Is it still necessary these days to promote the virtues of human rights and democracy (democracy being just one of many human rights)? Is it not kicking in an open door?
It seems that the end of the Cold War has settled the intellectual dispute. Democracy and human rights no longer have any rivals. There are no alternatives.
I’m not so sure. Democracy and human rights, to the extent that they are measurable, do not seem to flourish beyond expectations after the end of the Cold War, unless we limit democracy to a system of elections and human rights to the absence of extreme cruelty. And even then.
There is progress, but not enough. There are also still theoretical challenges to the foundations of human rights and democracy (I’m thinking of radical nationalism, all sorts of religious fundamentalism, economic theories advocating limits on human rights etc.). Moreover, people in established Western democracies seem to exhibit a growing unease about the nature of their victorious political systems.
So a theoretical defense of the universal value of rights and democracy and of the reasons why they are so important, and universally important, is not useless or out-of-date. History, in other words, has not ended.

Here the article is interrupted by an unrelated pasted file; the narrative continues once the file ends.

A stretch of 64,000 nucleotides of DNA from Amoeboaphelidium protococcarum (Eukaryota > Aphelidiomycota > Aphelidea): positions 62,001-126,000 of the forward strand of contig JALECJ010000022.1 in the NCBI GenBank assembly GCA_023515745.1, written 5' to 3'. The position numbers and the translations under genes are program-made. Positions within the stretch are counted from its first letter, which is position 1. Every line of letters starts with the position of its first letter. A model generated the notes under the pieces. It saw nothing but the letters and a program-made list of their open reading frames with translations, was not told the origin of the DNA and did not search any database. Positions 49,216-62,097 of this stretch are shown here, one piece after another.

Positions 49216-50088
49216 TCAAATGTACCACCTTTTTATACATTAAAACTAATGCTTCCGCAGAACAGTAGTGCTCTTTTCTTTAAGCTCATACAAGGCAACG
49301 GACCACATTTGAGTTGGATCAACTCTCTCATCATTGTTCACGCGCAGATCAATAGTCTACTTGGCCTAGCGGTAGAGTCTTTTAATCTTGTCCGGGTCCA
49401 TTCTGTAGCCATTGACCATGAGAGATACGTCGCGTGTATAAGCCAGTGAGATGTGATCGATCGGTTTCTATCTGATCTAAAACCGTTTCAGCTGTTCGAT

Why does the world need human rights and democracy? A lot depends on the definition of these words. I would favor a “heavy” definition: democracy is more than elections and representation. Human rights are more than freedom rights or the absence of genocide.
Of course, I can see practical problems: not all the necessary (never mind sufficient) preconditions for a heavy system of rights and democracy are everywhere available. So lighter versions are obviously acceptable, temporarily, and often a great leap forward compared to current political and legal systems. And much needs to be done to promote the conditions for going further. A reasonably well-functioning democracy without a solid protection system for human rights is much better than a dictatorship, but it’s not enough. Purely representative democracy as well is not enough, but is great progress in many places. Shortcomings in imperfect democracies and imperfect systems for rights protection should not lead to us reject democracy and rights altogether, but should convince us to make them better.
I’m convinced that democracy and human rights promote certain universal human values, and hence are universally desirable themselves. Universal human values are things which humans invariably deem important for their lives. Some examples: control over your own life, economic wellbeing, peace, physical security, property, belonging, identity etc.